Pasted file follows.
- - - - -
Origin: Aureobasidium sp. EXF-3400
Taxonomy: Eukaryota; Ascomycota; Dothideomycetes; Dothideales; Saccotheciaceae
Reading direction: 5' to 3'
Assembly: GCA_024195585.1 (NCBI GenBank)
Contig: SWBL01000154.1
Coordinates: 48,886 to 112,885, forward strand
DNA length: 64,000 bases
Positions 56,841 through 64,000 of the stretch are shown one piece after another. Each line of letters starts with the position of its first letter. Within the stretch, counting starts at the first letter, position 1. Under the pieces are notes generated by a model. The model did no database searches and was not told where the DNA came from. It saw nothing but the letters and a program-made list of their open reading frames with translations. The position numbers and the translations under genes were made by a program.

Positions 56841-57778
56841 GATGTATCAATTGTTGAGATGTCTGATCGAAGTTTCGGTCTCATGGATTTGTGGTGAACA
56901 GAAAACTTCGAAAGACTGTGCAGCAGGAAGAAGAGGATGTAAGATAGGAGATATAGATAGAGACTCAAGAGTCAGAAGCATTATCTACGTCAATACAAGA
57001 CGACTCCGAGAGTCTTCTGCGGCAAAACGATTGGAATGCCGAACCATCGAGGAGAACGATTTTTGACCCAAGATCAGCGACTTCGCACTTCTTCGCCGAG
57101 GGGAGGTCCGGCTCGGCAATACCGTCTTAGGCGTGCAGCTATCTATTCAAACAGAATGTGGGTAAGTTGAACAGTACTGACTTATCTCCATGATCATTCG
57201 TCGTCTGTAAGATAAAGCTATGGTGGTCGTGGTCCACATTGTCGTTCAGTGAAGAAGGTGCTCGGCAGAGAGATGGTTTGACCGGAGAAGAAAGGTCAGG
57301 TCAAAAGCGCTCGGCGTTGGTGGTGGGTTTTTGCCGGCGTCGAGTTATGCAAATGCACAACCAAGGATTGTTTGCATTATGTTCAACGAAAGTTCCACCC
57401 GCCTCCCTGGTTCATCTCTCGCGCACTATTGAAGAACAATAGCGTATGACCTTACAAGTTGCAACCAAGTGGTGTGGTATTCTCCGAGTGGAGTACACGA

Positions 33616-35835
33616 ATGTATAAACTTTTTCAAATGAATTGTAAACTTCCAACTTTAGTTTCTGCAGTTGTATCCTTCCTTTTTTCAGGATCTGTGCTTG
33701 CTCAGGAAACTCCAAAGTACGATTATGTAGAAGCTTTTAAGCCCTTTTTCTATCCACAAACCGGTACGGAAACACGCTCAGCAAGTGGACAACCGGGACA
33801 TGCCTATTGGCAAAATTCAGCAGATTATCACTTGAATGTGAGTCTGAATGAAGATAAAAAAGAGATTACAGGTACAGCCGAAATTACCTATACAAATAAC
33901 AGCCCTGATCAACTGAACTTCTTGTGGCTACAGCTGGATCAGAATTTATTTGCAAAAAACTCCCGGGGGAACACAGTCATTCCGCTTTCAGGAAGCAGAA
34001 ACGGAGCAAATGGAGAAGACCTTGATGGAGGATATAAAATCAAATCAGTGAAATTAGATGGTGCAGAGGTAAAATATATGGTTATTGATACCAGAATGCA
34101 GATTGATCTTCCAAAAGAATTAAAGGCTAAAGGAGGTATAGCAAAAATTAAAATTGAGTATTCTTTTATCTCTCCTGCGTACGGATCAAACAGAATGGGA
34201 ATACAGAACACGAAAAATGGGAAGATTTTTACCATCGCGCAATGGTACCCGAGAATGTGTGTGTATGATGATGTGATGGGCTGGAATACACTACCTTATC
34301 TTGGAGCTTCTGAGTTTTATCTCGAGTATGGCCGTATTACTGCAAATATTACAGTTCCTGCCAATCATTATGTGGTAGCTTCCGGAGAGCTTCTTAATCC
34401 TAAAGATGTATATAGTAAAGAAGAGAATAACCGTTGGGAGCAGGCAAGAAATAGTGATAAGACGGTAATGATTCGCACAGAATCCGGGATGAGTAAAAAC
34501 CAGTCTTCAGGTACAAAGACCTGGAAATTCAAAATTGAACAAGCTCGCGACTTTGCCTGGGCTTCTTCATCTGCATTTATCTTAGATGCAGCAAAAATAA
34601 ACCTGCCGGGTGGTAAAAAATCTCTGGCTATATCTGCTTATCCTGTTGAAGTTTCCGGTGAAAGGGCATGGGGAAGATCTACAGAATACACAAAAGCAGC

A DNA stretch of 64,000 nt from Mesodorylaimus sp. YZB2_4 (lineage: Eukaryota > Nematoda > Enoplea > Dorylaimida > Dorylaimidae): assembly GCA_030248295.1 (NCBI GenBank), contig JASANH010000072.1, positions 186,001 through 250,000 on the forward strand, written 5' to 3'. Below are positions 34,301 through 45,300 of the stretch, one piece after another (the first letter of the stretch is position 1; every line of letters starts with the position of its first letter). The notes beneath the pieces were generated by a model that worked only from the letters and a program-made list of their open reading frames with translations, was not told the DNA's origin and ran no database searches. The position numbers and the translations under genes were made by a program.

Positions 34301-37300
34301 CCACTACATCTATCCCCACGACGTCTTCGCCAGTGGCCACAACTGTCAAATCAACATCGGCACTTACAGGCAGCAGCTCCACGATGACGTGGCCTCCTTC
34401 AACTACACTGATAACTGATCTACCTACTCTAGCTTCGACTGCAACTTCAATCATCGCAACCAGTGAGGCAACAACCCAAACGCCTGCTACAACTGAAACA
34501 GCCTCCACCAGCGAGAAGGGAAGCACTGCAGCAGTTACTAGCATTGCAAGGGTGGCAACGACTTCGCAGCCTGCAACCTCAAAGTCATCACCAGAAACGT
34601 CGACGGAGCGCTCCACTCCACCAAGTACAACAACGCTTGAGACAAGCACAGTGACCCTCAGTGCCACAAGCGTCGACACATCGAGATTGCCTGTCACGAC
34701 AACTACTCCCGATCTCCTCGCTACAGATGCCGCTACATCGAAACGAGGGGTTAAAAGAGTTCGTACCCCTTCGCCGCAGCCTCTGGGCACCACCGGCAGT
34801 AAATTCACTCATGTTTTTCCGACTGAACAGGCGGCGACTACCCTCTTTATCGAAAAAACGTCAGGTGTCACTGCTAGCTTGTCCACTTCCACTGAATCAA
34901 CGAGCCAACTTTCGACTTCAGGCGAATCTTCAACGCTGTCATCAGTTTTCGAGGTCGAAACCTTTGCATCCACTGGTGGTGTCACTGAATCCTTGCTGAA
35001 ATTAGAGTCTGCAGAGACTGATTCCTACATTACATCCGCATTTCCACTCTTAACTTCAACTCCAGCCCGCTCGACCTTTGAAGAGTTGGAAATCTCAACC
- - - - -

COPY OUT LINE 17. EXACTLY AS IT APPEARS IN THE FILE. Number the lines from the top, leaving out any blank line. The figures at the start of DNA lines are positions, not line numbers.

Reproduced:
Positions 33616-35835